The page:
© Copyright Policy - open-access
Related In: Results  -  Collection

License
getmorefigures.php?uid=PMC3472236&req=5

Figure 2: Outward currents in photoreceptors. Voltage-clamp recordings revealed of voltage-dependent outward currents that could be activated with depolarization the cell. The outward current consisted of at least two components, the amount of which varied between cells. A) A photoreceptor with large transient current B) A photoreceptor with both transient and sustained currents C) The sustained current did not inactivate during a 10 s long voltage clamp. Voltage was clamped from -47 mV to +3 mV with 10 mV intervals after a -117 mV prepulse. D) Depolarizing pulses from -57 to +3 mV given after a hyperpolarizing -117 mV pre-pulse elicited both a sustained and a transient outward current E) Positive prepulse inactivated the transient component, and subsequent depolarization activated only the sustained current. F) The transient current could be isolated by subtraction of the currents from protocols in D) and E). The scale bar applies for panels D, E, and F.

Mentions: Voltage clamp experiments revealed a voltage-activated outward current (Figure 2) responsible for the rectification observed at depolarized voltages in current clamp recordings (Figure 1E). Kinetics and amplitude of the outward current varied from cell to cell (Figure 2A-B). In approximately half of the photoreceptors, the current clearly consisted of two components: a fast-activating transient current and a slow-activating sustained current (Figure 2B). The sustained current showed no inactivation during prolonged voltage pulses (Figure 2C).


Cellular elements for seeing in the dark: voltage-dependent conductances in cockroach photoreceptors.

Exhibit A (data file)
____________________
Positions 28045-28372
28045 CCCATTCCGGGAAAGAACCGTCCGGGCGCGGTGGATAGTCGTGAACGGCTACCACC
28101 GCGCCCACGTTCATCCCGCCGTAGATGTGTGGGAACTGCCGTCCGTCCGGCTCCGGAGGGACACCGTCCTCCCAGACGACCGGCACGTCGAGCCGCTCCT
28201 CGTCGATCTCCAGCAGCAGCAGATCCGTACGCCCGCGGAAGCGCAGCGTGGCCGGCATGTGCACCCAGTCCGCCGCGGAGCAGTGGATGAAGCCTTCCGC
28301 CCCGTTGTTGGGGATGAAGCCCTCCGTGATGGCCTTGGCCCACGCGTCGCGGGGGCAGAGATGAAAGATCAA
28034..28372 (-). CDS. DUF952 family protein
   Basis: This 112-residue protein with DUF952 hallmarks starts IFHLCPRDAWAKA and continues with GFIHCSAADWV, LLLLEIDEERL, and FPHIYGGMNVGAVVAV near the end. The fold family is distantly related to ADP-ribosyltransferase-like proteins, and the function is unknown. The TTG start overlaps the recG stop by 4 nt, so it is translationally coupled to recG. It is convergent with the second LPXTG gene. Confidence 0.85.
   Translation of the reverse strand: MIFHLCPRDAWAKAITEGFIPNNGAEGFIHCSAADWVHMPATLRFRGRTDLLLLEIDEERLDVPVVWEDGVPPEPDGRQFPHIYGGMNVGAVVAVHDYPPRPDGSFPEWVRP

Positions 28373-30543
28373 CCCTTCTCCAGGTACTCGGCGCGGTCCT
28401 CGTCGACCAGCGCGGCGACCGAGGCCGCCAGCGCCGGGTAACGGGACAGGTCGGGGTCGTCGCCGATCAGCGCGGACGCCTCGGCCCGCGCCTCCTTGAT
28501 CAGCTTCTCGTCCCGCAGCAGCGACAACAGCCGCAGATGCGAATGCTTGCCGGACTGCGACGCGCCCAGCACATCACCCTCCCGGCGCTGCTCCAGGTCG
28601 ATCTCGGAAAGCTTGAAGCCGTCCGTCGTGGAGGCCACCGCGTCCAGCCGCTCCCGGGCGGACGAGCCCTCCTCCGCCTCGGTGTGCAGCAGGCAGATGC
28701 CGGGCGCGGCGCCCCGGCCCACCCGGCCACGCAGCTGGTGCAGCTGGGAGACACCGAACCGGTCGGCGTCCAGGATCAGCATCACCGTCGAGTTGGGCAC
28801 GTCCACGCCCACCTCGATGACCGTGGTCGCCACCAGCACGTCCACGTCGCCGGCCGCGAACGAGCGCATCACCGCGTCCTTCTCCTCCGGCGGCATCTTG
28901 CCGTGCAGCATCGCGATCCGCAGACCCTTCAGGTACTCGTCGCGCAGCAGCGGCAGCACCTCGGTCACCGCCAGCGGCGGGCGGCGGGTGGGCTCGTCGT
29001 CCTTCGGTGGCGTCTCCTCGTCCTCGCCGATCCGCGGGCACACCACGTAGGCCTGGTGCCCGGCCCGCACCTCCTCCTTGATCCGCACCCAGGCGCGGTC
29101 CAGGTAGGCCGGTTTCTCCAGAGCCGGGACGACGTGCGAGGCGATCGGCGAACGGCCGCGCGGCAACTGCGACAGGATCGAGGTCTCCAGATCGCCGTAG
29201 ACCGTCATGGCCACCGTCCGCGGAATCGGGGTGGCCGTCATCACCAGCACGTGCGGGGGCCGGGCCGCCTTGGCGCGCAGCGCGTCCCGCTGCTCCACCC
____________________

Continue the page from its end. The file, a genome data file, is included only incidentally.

Salmela I, Immonen EV, Frolov R, Krause S, Krause Y, Vähäsöyrinki M, Weckström M - BMC Neurosci (2012)

Outward currents in photoreceptors. Voltage-clamp recordings revealed of voltage-dependent outward currents that could be activated with depolarization the cell. The outward current consisted of at least two components, the amount of which varied between cells. A) A photoreceptor with large transient current B) A photoreceptor with both transient and sustained currents C) The sustained current did not inactivate during a 10 s long voltage clamp. Voltage was clamped from -47 mV to +3 mV with 10 mV intervals after a -117 mV prepulse. D) Depolarizing pulses from -57 to +3 mV given after a hyperpolarizing -117 mV pre-pulse elicited both a sustained and a transient outward current E) Positive prepulse inactivated the transient component, and subsequent depolarization activated only the sustained current. F) The transient current could be isolated by subtraction of the currents from protocols in D) and E). The scale bar applies for panels D, E, and F.
© Copyright Policy - open-access
Related In: Results  -  Collection

License
Show All Figures
getmorefigures.php?uid=PMC3472236&req=5

Figure 2: Outward currents in photoreceptors. Voltage-clamp recordings revealed of voltage-dependent outward currents that could be activated with depolarization the cell. The outward current consisted of at least two components, the amount of which varied between cells. A) A photoreceptor with large transient current B) A photoreceptor with both transient and sustained currents C) The sustained current did not inactivate during a 10 s long voltage clamp. Voltage was clamped from -47 mV to +3 mV with 10 mV intervals after a -117 mV prepulse. D) Depolarizing pulses from -57 to +3 mV given after a hyperpolarizing -117 mV pre-pulse elicited both a sustained and a transient outward current E) Positive prepulse inactivated the transient component, and subsequent depolarization activated only the sustained current. F) The transient current could be isolated by subtraction of the currents from protocols in D) and E). The scale bar applies for panels D, E, and F.